Getting To Know The MutationObserver API — Smashing Magazine
Monitoring for changes to the DOM is sometimes needed in complex web apps and frameworks. By means of explanations along with interactive demos, this article will show you how you can use the MutationObserver API to make observing for DOM changes relatively easy.

We hope to improve in this area as time goes on and from the feedback loop we have in place for our Design System. Big thanks to Nick on giving guidance and sending me reference material.

CSS and UI details

I believe I spent equal time on the CSS as the JavaScript in the development of the tabs components, but we do like our attention to detail at Nordhealth.

Scrolling tab shadows

The most notable UI detail is the shadows that form at each end of the tab list when the tabs extend beyond it's width. While these may seem like a "CSS flex" (couldn't help the pun) they do serve a purpose, to let the user know there's more content beyond the edge of the bounding area and that it can be scrolled to.

Example of tabs scrolling off screen and under a shadow effect.

The technique I used was heavily based on a method developed by Lea Verou and Roma Komarov:

Pure CSS scrolling shadows with background-attachment: local – Lea Verou

This uses two pairs of gradients set to the background, one fixed and one that scrolls with the content (local). The one that scrolls with the content is transparent in the middle but the background color at each end, this would mask over the gradient which is acting as the overflow shadow. However for us we wanted to support Safari 14, which came with a number of issues.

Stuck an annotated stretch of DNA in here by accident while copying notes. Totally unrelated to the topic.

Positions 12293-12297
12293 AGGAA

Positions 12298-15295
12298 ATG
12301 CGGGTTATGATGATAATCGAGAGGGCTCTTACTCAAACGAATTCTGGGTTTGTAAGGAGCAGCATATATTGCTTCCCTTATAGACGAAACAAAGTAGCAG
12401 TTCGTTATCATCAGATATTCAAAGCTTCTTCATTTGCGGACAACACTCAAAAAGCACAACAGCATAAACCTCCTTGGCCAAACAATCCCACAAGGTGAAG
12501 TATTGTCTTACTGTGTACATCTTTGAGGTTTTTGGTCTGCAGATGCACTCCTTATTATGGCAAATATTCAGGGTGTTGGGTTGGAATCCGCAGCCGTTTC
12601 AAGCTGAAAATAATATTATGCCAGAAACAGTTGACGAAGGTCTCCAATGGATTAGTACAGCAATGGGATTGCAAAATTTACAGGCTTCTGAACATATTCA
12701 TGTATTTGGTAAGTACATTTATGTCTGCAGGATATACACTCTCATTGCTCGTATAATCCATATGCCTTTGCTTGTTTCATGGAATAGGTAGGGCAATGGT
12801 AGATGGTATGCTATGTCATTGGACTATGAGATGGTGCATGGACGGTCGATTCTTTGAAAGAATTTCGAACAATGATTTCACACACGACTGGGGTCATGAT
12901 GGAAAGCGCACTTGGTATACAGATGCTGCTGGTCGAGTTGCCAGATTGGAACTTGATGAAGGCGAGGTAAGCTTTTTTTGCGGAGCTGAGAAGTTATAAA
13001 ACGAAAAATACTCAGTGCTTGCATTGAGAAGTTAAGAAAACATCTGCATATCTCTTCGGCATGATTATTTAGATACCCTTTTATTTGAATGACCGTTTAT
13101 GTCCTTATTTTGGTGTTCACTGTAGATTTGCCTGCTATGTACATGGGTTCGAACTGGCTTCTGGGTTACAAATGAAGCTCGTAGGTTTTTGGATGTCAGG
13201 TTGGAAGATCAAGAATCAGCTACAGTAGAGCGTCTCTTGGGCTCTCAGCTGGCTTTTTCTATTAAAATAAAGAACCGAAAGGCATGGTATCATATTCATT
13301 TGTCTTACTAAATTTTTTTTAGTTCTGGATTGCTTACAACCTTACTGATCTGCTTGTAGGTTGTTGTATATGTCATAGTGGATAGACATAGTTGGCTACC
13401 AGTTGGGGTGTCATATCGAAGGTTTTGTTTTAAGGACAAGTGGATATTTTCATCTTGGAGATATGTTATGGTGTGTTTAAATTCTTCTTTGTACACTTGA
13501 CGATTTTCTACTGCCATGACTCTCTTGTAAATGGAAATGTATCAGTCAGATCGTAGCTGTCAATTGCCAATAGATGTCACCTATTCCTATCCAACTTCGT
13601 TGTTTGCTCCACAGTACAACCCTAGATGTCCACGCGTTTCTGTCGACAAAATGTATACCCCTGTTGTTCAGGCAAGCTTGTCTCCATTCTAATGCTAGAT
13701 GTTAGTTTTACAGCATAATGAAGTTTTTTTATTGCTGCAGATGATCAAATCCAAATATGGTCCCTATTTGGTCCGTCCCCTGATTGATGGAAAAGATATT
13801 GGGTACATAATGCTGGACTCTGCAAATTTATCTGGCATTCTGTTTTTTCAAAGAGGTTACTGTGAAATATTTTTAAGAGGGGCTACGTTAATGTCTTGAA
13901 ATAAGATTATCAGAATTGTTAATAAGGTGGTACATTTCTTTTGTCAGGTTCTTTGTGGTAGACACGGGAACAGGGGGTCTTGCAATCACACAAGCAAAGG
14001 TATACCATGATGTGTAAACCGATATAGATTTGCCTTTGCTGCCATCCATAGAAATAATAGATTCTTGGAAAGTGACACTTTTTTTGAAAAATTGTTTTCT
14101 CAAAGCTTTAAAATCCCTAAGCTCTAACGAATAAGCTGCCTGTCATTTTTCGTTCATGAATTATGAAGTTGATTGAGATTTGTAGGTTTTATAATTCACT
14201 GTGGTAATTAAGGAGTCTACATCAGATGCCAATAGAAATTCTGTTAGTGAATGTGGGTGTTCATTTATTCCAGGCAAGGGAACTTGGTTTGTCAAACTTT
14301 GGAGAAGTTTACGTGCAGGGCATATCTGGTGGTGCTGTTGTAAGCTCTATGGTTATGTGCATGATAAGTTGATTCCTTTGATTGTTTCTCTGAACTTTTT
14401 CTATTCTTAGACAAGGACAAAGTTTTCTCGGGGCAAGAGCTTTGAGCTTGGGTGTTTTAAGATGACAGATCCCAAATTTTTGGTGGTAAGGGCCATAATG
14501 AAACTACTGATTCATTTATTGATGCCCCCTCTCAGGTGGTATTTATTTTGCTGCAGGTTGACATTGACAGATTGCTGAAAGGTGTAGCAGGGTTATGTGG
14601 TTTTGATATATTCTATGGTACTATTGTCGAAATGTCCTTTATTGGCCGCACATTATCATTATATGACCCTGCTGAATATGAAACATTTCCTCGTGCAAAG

The transparent keyword value is used for the gradient mask, and in Safari 14 transparent is treated as black with an alpha of 0. This creates a very muddy gradient when transitioning from white to transparent. The remedy is to use an rgba() value that mirrors the color the gradient is transitioning from. But this is a no-go for us as we use CSS Custom Properties for our tokens, meaning we can't manipulate the alpha and we're not keen on adding alpha versions of our colors just for a single browser bug.

Additioanlly the local keyword for background-attachment is a bit buggy in Safari. We ended up settling with a modified technique of Roman's original method, using ::before and ::after pseudo elements to mask over the gradient shadows at each end of the tab list. With the key difference being that we used inset box-shadows to achieve the gradient masking rather than a transparent gradient. This means we still get that nice gradiation of the shadow disappearing as the scrollable area reaches it's end.

.n-tab-group-list {
  list-style: none;
  display: flex;
  overflow-x: auto;
  overflow-y: hidden;
  overscroll-behavior: none;
  gap: var(--n-space-s);

  /* Two sets of background gradients to achieve the overflow shadow effect. */
  background-image: radial-gradient(ellipse farthest-side at 0% 50%, var(--n-color-border-strong) 0%, var(--n-tab-list-background)), radial-gradient(ellipse farthest-side at 100% 50%, var(--n-color-border-strong) 0%, var(--n-tab-list-background));
  background-repeat: no-repeat;
  background-position: 0 calc(var(--n-space-s) / 2), 100% calc(var(--n-space-s) / 2);
  background-size: var(--n-space-s) var(--n-space-xl), var(--n-space-s) var(--n-space-xl);

/* Starting and ending shadow masks of the tab list area. */
.n-tab-group-list::after {
  content: "";
  box-sizing: content-box; /* Content box to use padding for spacing. */
  align-self: stretch; /* Match the height of the tabs. */
  min-inline-size: var(--n-space-l);